Quartz Pocket Watches
Whether you’re looking for an engraved pocket watch as a gift for someone special or a timepiece to create the finishing touch to a special occasion ensemble, look no further than the quartz pocket watch collection. A quartz pocket watch is powered by an internal battery, meaning you benefit from extreme accuracy without the need to wind your watch. Once you’ve discovered the perfect quartz pocket watch for you, why not complete the look with an Albert pocket watch chain? Or, to keep your watch safe when not in use, opt for a stylish pocket watch stand.
With two types of pocket watch movements available, choosing the right type to suit your needs is important. Whether you’re a collector or just love the intricate details on a pocket watch, you’re likely to have a prefered type of movement. Those watches that feature a quartz movement rely on a battery to power their mechanism; with quartz pocket watches being typically better suited to those who will be using the watch daily or on a regular basis, as it won’t require to be wound each day.
Quartz pocket watches use the same type of batteries as regular wrist watches and tend to last around 2 years before needing to replace the battery. The inner working of the pocket watch, such as the cogs and springs, cannot typically viewed in a quartz pocket watch due to extra materials being needed to house the battery. Therefore, if you’re wanting to enjoy the intricate internals, you’ll be better off choosing those with a traditional mechanical movement and skeleton dial. However, the main case types are still available for those pocket watches powered by a quartz movement, including open face, full hunter and double hunter.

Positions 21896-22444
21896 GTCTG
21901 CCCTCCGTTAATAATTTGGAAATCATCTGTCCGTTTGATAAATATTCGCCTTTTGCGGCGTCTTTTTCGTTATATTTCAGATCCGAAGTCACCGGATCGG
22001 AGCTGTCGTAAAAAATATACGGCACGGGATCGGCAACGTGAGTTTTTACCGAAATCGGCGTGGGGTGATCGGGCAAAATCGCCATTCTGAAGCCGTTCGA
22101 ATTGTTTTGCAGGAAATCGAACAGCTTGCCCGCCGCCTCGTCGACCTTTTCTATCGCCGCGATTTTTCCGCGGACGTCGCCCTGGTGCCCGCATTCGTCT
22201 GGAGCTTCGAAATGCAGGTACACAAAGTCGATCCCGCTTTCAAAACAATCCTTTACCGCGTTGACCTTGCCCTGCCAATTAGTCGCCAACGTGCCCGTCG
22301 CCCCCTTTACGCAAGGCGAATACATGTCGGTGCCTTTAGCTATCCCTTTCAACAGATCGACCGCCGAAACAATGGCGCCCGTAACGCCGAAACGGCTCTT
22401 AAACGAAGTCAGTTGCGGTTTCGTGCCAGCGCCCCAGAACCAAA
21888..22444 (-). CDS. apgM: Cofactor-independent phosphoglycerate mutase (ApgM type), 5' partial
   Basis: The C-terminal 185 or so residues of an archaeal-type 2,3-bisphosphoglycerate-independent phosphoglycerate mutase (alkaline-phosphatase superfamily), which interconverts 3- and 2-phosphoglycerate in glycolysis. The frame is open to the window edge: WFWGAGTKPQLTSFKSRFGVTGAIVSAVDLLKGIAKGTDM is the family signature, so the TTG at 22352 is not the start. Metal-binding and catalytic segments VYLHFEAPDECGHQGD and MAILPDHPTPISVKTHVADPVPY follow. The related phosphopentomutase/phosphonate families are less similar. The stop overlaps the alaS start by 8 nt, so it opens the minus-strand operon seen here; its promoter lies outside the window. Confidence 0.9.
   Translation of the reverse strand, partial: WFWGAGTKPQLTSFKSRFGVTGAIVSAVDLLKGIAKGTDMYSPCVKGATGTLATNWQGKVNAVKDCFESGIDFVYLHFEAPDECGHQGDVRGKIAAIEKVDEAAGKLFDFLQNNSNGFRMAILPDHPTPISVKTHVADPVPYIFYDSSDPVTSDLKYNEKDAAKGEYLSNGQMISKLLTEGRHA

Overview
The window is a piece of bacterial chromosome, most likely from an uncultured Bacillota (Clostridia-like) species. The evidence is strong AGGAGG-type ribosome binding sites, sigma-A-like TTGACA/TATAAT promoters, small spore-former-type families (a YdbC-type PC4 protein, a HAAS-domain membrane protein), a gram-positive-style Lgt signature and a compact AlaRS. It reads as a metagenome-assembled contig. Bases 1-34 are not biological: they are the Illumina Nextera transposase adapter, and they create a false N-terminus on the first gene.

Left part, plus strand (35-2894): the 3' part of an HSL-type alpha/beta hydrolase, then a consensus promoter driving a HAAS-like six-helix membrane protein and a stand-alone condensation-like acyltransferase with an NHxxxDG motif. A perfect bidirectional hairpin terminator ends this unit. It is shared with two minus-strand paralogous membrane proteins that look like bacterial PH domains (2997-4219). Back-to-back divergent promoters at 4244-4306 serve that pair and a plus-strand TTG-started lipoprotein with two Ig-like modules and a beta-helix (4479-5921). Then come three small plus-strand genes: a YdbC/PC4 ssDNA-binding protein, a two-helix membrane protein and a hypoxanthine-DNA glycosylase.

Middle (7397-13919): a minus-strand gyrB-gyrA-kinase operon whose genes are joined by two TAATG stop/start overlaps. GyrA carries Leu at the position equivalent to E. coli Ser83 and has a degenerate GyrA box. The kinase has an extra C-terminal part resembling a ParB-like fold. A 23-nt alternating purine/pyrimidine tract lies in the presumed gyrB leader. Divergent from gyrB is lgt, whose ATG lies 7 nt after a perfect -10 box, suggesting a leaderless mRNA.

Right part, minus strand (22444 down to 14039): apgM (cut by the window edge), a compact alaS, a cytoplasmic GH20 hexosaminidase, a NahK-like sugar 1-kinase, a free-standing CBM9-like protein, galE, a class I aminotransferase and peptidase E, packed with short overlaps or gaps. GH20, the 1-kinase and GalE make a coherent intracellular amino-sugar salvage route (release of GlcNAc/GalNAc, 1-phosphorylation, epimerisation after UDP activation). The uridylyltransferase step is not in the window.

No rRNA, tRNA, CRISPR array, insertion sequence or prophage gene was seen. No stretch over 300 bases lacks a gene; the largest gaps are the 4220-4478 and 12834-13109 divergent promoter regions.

Quartz movement pocket watches tend to be more accurate than their mechanical counterparts, mainly due to their constant running and ability to function without being wound every day. Despite this, they still display the time in the traditional way with a dial opposed to a digital display. Due to the complexity of the traditional mechanical movement, quartz watches tend to be less expensive - although there are exceptions. Take a look at our ‘choosing the movement’ page for more information on both quartz and mechanical movements.